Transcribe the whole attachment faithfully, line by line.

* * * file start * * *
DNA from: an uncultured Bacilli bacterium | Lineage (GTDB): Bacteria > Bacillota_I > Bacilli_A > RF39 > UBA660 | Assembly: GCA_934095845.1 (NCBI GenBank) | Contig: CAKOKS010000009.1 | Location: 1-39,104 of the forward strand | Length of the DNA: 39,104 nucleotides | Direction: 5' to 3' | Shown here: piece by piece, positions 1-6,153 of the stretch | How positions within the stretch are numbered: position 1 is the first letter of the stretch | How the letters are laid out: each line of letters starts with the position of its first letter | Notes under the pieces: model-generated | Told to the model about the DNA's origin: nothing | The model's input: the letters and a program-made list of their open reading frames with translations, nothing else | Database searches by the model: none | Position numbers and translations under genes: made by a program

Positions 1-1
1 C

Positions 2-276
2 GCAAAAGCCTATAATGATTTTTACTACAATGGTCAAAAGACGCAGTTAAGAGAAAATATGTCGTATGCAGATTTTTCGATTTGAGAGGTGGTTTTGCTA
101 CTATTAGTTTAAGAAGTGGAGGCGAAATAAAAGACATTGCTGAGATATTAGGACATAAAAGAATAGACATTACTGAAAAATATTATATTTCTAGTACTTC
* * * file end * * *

DNA from: an uncultured Bacilli bacterium | Lineage (GTDB): Bacteria > Bacillota_I > Bacilli_A > RF39 > UBA660 | Assembly: GCA_934095845.1 (NCBI GenBank) | Contig: CAKOKS010000009.1 | Location: 1-39,104 of the forward strand | Length of the DNA: 39,104 nucleotides | Direction: 5' to 3' | Shown here: piece by piece, positions 1-6,153 of the stretch | How positions within the stretch are numbered: position 1 is the first letter of the stretch | How the letters are laid out: each line of letters starts with the position of its first letter | Notes under the pieces: model-generated | Told to the model about the DNA's origin: nothing | The model's input: the letters and a program-made list of their open reading frames with translations, nothing else | Database searches by the model: none | Position numbers and translations under genes: made by a program

Positions 1-1
1 C

Positions 2-276
2 GCAAAAGCCTATAATGATTTTTACTACAATGGTCAAAAGACGCAGTTAAGAGAAAATATGTCGTATGCAGATTTTTCGATTTGAGAGGTGGTTTTGCTA
101 CTATTAGTTTAAGAAGTGGAGGCGAAATAAAAGACATTGCTGAGATATTAGGACATAAAAGAATAGACATTACTGAAAAATATTATATTTCTAGTACTTC